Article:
It seems almost instinctive that if one were falsely accused of such an atrocious crime and, moreover, were being taken to be killed that one would seek acquittal whatever way possible, yet Tamar chooses to sacrifice her life rather than embarrass Yehudah. Such is the crime of embarrassing another human being in public. Tamar is, in essence, in a Yeihareig VeAl Ya’avor situation, where one should sacrifice his life rather than violate the prohibition. As Chazal teach us, “Kol HaMalbin Penei Chaveiro BaRabim KeIlu Shofeich Damim,” “If anyone embarrasses his friend in public, it is as if one has killed.” Furthermore, it is better that she be killed than kill another human being. As the Gemara (Sanhedrin 74a) eloquently puts it, “Mi Yeimar DeDama Didach Sumak Tefei,” “Who says that your blood is more red than his?” This Halachah is not derived from a Pasuk – the Gemara calls it a Sevara; it is logical.

But why do we compare one who shames another to one who has spilled another’s blood? Some explain that it is certainly a severe transgression to embarrass another, but the comparison to killing is merely figurative as it is used to describe the blood that leaves one’s face after the shameful words have been expressed. The face turns a bright red and then the effect is Malbin Penei Chaveiro, which literally means that it returns to its whiter, regular complexion.

However, if we are to take Chazal very literally that it is better for a person to be thrown into a fiery furnace than to shame another in public and that this is truly a case of Yeihareig VeAl Ya’avor as Tamar understood, then the comparison to Shefichut Damim must also be taken somewhat literally.

Perhaps we can understand this in light of a well-known explanation of the mechanism of Teshuvah impacting a Gezeirah Ra’ah, an evil decree that has been preordained by Hashem for an individual. How exactly does Teshuvah accomplish Ha’avarat HaGezeirah, the removal of the decree?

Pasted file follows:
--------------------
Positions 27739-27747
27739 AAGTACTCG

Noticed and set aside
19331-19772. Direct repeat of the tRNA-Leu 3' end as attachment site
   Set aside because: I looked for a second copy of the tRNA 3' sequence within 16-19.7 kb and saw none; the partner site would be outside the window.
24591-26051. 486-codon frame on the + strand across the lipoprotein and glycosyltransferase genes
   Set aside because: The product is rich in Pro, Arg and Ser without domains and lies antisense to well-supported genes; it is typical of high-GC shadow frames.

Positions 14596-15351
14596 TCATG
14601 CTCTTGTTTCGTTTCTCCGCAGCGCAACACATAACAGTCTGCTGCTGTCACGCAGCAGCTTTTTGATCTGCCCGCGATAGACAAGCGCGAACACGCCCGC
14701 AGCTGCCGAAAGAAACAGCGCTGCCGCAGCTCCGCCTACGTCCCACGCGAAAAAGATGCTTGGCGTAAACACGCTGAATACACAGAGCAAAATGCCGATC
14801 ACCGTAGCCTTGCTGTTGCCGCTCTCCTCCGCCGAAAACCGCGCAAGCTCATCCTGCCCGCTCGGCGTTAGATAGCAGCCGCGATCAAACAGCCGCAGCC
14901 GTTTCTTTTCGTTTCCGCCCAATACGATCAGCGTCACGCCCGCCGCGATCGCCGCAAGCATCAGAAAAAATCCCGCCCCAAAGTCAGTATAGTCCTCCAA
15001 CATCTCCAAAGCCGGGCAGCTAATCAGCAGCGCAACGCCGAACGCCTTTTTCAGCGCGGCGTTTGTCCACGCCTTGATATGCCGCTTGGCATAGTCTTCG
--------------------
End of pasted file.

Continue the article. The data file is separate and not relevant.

Teshuvah changes a person. He is no longer the person he once was. The Gezeirah remains on the old person, but that old person doesn’t exist anymore.

The same is true in a different way regarding embarrassing someone. Cruel and critical comments as well as degrading and humiliating remarks have the power to lower a person’s self-esteem to the point that he or she no longer has the confidence to be the person he or she thought they were. That individual who thought he was a decent Ba’al Tefilah, Ba’al Tzedakah, athlete, or musician, is no longer that person after hearing degrading remarks. That person is dead. He has been murdered by callous criticism.

Chazal mention a Kivshan HaEish, a fiery furnace, although it appears that Tamar is to be burned at the stake and not in a furnace. This is, perhaps, to allude to the purpose of a furnace, namely, the refining of metals. “Noach Lo LeAdam SheYapil Atzmo LeChivshan HaEish,” “It is good for a person to throw himself into a fiery furnace.” One should perfect and refine his own character first and then “VeAl Yalbin Penei Chaveiro BaRabim,” he will not have the callousness to cause shame to another human being.


Who’s to Blame? by Eli Ginsberg

Rav Aharon Lichtenstein on Gid HaNasheh by Ari Krische